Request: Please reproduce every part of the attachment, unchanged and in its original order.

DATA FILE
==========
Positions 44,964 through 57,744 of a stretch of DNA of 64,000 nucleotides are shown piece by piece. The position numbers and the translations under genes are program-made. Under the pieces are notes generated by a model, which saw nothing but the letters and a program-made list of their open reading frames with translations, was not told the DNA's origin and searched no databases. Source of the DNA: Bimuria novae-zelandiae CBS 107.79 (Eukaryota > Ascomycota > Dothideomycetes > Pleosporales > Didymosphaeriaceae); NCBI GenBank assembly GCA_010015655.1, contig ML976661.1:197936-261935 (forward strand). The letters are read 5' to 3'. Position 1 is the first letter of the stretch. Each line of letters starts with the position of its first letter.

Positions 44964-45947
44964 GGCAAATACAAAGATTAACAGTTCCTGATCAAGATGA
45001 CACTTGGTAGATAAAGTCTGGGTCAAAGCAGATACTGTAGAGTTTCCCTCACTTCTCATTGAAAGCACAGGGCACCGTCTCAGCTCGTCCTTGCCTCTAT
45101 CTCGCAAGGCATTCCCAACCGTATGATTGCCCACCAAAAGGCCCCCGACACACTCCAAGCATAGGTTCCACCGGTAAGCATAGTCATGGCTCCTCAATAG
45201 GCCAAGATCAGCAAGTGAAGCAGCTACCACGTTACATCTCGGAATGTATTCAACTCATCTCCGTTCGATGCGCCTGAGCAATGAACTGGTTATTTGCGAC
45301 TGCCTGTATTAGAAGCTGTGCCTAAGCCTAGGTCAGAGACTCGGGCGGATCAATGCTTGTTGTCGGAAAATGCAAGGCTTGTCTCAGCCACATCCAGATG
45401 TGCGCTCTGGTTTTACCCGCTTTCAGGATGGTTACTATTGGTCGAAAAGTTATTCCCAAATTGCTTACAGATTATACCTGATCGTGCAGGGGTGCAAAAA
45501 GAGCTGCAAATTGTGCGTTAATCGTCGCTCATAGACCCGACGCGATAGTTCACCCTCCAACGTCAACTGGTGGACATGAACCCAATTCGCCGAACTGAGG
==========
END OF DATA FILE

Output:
Positions 44,964 through 57,744 of a stretch of DNA of 64,000 nucleotides are shown piece by piece. The position numbers and the translations under genes are program-made. Under the pieces are notes generated by a model, which saw nothing but the letters and a program-made list of their open reading frames with translations, was not told the DNA's origin and searched no databases. Source of the DNA: Bimuria novae-zelandiae CBS 107.79 (Eukaryota > Ascomycota > Dothideomycetes > Pleosporales > Didymosphaeriaceae); NCBI GenBank assembly GCA_010015655.1, contig ML976661.1:197936-261935 (forward strand). The letters are read 5' to 3'. Position 1 is the first letter of the stretch. Each line of letters starts with the position of its first letter.

Positions 44964-45947
44964 GGCAAATACAAAGATTAACAGTTCCTGATCAAGATGA
45001 CACTTGGTAGATAAAGTCTGGGTCAAAGCAGATACTGTAGAGTTTCCCTCACTTCTCATTGAAAGCACAGGGCACCGTCTCAGCTCGTCCTTGCCTCTAT
45101 CTCGCAAGGCATTCCCAACCGTATGATTGCCCACCAAAAGGCCCCCGACACACTCCAAGCATAGGTTCCACCGGTAAGCATAGTCATGGCTCCTCAATAG
45201 GCCAAGATCAGCAAGTGAAGCAGCTACCACGTTACATCTCGGAATGTATTCAACTCATCTCCGTTCGATGCGCCTGAGCAATGAACTGGTTATTTGCGAC
45301 TGCCTGTATTAGAAGCTGTGCCTAAGCCTAGGTCAGAGACTCGGGCGGATCAATGCTTGTTGTCGGAAAATGCAAGGCTTGTCTCAGCCACATCCAGATG
45401 TGCGCTCTGGTTTTACCCGCTTTCAGGATGGTTACTATTGGTCGAAAAGTTATTCCCAAATTGCTTACAGATTATACCTGATCGTGCAGGGGTGCAAAAA
45501 GAGCTGCAAATTGTGCGTTAATCGTCGCTCATAGACCCGACGCGATAGTTCACCCTCCAACGTCAACTGGTGGACATGAACCCAATTCGCCGAACTGAGG